Where did you grow up? How did it shape you into becoming an artist?
I grew up in Geelong. My mother was an active member of the National Gallery and Geelong Art Gallery and was a bit of a collector of local works. My innate desire to draw and photograph people from an early age was encouraged so I imagine that was a powerful catalyst. Mum did a degree majoring in Australian Art in later life, so much discussion was had on art and I accompanied her to many an exhibition openings over my life. (We both loved the free wine and cheese!) She was very encouraging of any artistic pursuit I followed as well as of my career as a photographer. The same could be said of the influence of family friends and relatives such as the ‘bohemian’ aunt who came to stay from the Dandenong Ranges, who had lived in a well-known artists’ colony in her youth. This fascinated me no end as a young person. When art is valued in family, school and your community the appreciation of it seeps into your pores often without consciousness.
Did you choose your art subject or did it choose you?
Chicken or egg. Life has thrown out many opportunities to follow artistic pursuits and life has brought me into contact with many artistic types. When I chose to follow these pursuits and be inspired by people, then art became entwined in the very fabric of my being. Also my art (both painting and photography) has reflected the physical and social landscape of wherever I have lived at the time so it becomes a main form of self-expression. There has always been a compulsion to record experience. Is that choice?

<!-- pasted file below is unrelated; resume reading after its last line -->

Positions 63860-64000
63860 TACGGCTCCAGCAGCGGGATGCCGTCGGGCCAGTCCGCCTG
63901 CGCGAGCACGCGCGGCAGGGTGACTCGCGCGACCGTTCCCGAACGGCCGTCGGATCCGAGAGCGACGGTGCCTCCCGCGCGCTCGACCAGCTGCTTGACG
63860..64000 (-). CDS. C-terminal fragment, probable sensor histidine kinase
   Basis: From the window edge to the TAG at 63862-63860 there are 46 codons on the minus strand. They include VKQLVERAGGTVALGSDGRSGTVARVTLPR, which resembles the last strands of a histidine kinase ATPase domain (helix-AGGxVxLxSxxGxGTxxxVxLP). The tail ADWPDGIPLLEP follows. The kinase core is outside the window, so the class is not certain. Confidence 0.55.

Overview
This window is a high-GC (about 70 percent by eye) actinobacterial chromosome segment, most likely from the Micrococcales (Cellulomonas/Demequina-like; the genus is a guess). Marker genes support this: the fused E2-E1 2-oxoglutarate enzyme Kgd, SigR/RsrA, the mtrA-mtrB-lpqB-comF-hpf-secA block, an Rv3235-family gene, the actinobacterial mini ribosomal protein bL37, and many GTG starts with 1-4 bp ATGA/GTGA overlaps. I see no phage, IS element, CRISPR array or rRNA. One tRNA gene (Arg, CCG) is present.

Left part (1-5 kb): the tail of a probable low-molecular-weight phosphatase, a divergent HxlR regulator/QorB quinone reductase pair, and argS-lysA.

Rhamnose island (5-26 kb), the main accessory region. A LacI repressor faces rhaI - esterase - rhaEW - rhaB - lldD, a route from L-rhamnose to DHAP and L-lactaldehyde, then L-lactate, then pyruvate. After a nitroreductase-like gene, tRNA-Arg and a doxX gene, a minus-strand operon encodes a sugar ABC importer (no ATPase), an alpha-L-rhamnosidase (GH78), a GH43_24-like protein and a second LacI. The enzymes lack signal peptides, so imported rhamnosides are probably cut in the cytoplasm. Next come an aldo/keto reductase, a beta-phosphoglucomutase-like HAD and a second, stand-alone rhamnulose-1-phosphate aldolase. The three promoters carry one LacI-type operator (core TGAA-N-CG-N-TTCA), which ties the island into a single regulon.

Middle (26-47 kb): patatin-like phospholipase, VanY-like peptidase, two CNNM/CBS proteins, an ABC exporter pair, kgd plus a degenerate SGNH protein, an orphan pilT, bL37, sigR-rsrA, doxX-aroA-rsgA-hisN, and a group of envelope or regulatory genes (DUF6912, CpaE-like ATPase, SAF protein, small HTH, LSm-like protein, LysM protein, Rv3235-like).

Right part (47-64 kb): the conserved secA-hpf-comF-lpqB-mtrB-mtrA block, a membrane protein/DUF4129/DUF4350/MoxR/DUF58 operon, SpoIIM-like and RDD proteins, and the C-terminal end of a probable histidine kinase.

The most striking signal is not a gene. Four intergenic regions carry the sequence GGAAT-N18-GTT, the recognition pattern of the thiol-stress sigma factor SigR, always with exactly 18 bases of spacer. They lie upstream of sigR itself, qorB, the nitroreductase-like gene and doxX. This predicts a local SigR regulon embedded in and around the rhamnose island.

What attracts you to your subject matter?
At present, living in Central Victoria, the landscape has a craggy majesty about it which I am compelled to photograph and paint. For the festival however, I am showing Flawed Landscapes, a photographic exhibition of six women’s medical scars and the impact on their lives. Looking at the ‘landscape of the human body’ it deals with themes surrounding wounding and regeneration…not unlike the Goldfields. Why I am attracted to this theme is complex I’m sure.
What is art for you, what does it do for you?
With Flawed Landscapes, my photographs are perhaps a way of honoring a process of suffering, scarring and redemption through both imagery and the subjects’ written word. In general, photography and painting connects me with environment and culture and allows me to ‘digest’ and ‘regurgitate’ it, so to speak. Again, there is something of a compulsion to capture or ‘freeze’ the essence of people or places that otherwise would be in a transient state. The very act of painting is also very meditative. And there is the practicality of earning money!